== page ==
Wayne Harrison is a highly respected researcher, practitioner, strategist and thought leader on negotiation and communication. For nearly 25 years Wayne
has been providing proven and practical problem solving know how to communicate, influence, negotiate and manage conflict. Here are some of his insights
into renegotiating due to the COVID crisis.
How relevant are your existing agreements? COVID-19 changes to work conditions, supply chains, business models and demand curves, have
all contributed to a loss of relevance for many agreements. When this loss of relevance leads to dissatisfaction a renegotiation is often viewed as
a better option than risking further deterioration, conflict and relationship strains.
What makes renegotiations more challenging? Renegotiation seeks to rebalance inequities that have arisen in an existing agreement,
which if left unchecked can cause a sense of loss. This becomes particularly problematic when the focus is on allocating those losses, rather than
the co-creation of value that is better for both parties. Adding further difficulty is when those involved feel they need to accept a sub-optimal outcome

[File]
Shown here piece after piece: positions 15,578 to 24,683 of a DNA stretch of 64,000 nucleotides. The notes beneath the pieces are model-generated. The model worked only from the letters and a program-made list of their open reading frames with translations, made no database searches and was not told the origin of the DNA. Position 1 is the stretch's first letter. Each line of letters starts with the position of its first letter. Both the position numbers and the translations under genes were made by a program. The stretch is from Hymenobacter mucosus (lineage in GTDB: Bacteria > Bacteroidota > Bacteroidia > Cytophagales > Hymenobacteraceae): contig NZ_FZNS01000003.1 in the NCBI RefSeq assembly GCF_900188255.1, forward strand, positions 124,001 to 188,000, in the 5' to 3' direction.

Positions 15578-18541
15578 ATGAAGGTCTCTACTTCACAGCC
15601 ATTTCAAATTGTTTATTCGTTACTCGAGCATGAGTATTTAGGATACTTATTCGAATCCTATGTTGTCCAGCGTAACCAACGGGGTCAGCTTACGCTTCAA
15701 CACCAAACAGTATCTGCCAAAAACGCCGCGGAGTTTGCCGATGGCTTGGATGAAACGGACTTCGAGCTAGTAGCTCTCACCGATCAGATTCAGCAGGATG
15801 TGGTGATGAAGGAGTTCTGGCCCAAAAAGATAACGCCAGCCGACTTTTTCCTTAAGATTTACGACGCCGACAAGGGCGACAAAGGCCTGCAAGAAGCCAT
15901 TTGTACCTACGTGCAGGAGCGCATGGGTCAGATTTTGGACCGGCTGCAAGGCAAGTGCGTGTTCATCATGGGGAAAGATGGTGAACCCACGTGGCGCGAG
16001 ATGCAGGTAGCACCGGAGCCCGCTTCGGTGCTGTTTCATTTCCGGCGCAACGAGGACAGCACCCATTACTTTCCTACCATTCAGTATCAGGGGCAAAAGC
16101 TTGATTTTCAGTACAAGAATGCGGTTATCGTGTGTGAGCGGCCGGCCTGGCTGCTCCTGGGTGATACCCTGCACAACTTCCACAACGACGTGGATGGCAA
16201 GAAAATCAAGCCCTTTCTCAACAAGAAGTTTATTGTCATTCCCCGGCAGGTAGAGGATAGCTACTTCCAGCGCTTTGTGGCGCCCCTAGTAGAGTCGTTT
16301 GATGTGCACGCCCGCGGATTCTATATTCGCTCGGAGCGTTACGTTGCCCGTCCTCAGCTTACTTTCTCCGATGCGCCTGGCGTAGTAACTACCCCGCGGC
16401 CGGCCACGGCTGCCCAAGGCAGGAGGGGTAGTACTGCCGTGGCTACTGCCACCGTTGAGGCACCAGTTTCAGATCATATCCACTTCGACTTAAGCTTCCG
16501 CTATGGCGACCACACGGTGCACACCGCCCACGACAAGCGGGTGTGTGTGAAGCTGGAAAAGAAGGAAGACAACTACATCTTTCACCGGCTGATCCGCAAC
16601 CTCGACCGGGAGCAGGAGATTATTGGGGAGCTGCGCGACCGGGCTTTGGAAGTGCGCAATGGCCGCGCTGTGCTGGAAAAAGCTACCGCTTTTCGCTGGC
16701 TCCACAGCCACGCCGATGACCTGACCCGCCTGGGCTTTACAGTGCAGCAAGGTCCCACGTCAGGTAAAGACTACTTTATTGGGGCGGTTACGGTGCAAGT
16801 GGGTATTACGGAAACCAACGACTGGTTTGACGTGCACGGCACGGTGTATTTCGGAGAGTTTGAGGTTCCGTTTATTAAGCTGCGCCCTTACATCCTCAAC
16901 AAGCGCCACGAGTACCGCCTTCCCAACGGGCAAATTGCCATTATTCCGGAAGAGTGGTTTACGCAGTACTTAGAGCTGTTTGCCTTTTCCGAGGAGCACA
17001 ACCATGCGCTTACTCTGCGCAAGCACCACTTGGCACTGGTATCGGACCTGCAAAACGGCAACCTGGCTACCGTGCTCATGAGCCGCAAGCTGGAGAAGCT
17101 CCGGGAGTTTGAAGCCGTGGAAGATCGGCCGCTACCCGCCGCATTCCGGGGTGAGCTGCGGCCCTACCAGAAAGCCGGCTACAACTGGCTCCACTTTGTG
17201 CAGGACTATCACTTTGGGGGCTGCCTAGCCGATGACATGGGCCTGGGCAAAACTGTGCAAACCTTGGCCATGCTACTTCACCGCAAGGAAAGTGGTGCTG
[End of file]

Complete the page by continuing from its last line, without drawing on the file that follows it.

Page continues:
because the sunken costs in the relationship make walking away more difficult.
How do you enable win/win renegotiations? A collaborative starting point is to recognise that those involved in the original agreement
were unable to predict how a future crisis like COVID-19 could fully impact on an existing agreement. Commencing the negotiations with a more neutral
and mutual framing helps to encourage the conditions for a joint problem-solving opportunity.
To help build rapport and to get discretionary effort, focus on the common ground that gives the relationship unique strengths. Then manage the ‘discovery’
stage of the renegotiation by discussing multiple issues, this will increase the probability of revealing differing preferences on some issues,
which may in turn result in exchanges that rebalance and add relevance to a renegotiated agreement.